Bioinformatics for Systems Biology - a course in network biology using Cytoscape

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The October 2012 course is now full.



Course provider:
University of Manchester
Heather Vincent (
This introductory bioinformatics course is suitable for those with a first degree in either a biological science or in computer science. It covers the range of different datatypes now available for model building, such as transcriptome data. It could be taken as an individual short course, for professional development, and could be followed by one of more units from our theme in Computational Systems Biology :-

Mathematics for metabolic modelling
Computational Systems Biology
Bioinformatics for transcriptomics.

For those progressing to a Masters degree, it could lead to a research project in network biology.

This module will provide an introduction to the datatypes and modelling methods for network biology. It will cover :
  • the use of models in biology;
  • the structure and use of public pathway and interaction databases;
  • the reconstruction of biological networks from experimental data;
  • network statistics;
  • the analysis and interpretation of experimental data in the context of biological networks;
  • advanced topics.
The final section will prepare participants for the our advanced module in 'Computational Systems Biology'.


The assessment methods:

  1. There will be a tutorial exercise for each of the above topics.  These exercises will be brief: they are included as one means of maintaining a dialogue between all of our bioinformatics students. This exchange is particularly important for bioinformatics, which spans traditional academic disciplines.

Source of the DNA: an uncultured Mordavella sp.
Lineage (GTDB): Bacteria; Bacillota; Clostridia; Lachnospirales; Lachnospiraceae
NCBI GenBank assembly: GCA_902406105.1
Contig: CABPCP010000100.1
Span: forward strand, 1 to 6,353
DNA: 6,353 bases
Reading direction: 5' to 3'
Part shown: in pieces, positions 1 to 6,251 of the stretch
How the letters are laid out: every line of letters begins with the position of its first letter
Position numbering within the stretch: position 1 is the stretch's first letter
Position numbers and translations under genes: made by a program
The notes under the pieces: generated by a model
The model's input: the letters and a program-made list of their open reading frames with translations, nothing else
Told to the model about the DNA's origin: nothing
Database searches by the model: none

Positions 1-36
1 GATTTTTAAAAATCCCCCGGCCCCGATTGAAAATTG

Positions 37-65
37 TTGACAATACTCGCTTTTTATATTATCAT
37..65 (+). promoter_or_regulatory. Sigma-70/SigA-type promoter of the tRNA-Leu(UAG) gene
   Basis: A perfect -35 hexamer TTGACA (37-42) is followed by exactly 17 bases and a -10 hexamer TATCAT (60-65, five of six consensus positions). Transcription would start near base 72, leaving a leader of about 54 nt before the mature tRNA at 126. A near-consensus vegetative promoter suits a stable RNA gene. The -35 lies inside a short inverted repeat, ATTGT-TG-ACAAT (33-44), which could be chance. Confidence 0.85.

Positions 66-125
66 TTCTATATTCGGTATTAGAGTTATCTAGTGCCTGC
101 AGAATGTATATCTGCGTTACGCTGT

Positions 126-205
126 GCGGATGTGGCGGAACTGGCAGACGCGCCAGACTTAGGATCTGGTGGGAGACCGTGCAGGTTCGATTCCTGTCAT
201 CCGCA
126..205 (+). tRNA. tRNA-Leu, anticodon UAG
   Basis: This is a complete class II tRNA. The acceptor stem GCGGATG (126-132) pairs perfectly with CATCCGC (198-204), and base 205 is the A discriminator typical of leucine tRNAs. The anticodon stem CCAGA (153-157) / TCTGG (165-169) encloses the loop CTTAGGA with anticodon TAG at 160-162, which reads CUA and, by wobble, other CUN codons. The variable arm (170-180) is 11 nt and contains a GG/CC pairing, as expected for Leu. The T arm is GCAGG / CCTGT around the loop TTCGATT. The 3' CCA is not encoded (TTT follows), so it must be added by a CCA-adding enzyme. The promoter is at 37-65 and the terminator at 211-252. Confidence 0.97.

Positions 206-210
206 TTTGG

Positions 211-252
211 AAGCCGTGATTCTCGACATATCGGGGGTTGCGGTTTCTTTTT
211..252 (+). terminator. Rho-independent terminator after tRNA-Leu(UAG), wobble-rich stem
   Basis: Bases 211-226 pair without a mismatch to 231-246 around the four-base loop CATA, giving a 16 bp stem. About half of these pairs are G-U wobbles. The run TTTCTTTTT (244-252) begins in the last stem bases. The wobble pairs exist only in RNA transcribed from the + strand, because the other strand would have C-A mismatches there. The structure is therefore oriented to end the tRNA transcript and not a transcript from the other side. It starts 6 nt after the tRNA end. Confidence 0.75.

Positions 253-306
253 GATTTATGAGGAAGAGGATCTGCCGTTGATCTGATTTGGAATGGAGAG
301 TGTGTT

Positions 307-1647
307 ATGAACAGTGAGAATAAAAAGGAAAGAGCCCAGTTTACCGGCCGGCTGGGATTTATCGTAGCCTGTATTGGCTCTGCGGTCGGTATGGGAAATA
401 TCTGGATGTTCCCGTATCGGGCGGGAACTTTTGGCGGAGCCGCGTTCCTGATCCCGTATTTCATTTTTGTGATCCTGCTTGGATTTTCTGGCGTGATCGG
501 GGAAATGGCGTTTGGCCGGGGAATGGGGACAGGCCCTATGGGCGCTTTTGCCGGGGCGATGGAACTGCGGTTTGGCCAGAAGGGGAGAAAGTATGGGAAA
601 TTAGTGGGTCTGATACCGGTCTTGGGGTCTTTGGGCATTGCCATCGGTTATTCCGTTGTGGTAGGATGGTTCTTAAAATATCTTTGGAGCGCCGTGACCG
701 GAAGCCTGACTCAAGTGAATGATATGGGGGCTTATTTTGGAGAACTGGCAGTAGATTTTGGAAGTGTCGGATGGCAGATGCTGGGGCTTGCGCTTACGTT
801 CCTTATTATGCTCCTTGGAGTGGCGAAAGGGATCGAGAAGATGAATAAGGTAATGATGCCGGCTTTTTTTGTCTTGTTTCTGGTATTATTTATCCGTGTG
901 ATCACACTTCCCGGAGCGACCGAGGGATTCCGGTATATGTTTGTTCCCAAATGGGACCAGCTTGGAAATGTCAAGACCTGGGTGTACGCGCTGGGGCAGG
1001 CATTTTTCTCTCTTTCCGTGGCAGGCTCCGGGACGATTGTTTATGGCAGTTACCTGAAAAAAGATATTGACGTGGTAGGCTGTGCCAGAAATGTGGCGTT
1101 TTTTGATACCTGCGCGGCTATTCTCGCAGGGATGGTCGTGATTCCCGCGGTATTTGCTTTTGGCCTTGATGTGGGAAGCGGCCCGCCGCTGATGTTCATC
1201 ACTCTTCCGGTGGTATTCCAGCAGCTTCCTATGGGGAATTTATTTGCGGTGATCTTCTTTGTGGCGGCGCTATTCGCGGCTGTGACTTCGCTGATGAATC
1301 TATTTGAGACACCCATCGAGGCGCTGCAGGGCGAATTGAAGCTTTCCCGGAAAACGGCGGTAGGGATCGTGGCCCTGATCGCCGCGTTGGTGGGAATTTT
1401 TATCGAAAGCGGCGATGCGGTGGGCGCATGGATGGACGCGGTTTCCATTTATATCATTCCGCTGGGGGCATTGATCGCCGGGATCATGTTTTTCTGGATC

2. The main assessment will be a data analysis project and report.  At the discretion of the examiners, you may also be required to attend a viva voce examination.
Further details:
If you do not have much previous experience with the main bioinformatics services, databases and software, you might find it useful to prepare yourself by working through 'A practical guide to Bioinformatics' in EMBER. This is a very useful self-study introduction to bioinformatics. Please let me know if you have any problems in accessing EMBER.

All the learning materials that you need will be provided within the Moodle Virtual Learning Environment (VLE). The tools provided will allow you to navigate and search through the specially written textbook, practical exercises in biopinformatics and references to other useful texts and URLs. The textbook is provided as a set of web pages. It will be used to provide the necessary background to the focus of the course, which is problem-based learning.
You will interact with your tutor, and with other learners, through bulletin boards. Our students and graduates can continue to use the programme bulletin boards after a course has ended, so we now have a large and supportive online community.

Technical requirements:
This module is entirely web-based, so a reliable internet connection is essential. You will need access to a computer with at least 2 Gb of RAM. We will be using Cytoscape for some of the practical exercises, so you will also need Java version 5 or 6. Instructions on downloading and installing software are provided within the VLE.
An online textbook, and recommendations for additional reading, are provided within the Virtual Learning Environment. Additional textbooks, which will be useful for background reading, are:

Lawrence E. Hunter
The Processes of Life: An Introduction to Molecular Biology
MIT Press
ISBN-13: 978-0262013055

The above book, written for computer scientists, will be a useful reference text for many of our bioinformatics courses.

Klipp, Edda et al.
Systems Biology : a textbook
Wiley-VCH, 2009
ISBN: 3527318747, 9783527318742

Newman, M.E.J.
Networks: An Introduction
Oxford University Press, 2010
ISBN: 0199206651, 9780199206650

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Updated 13 September 2012 by Heather Vincent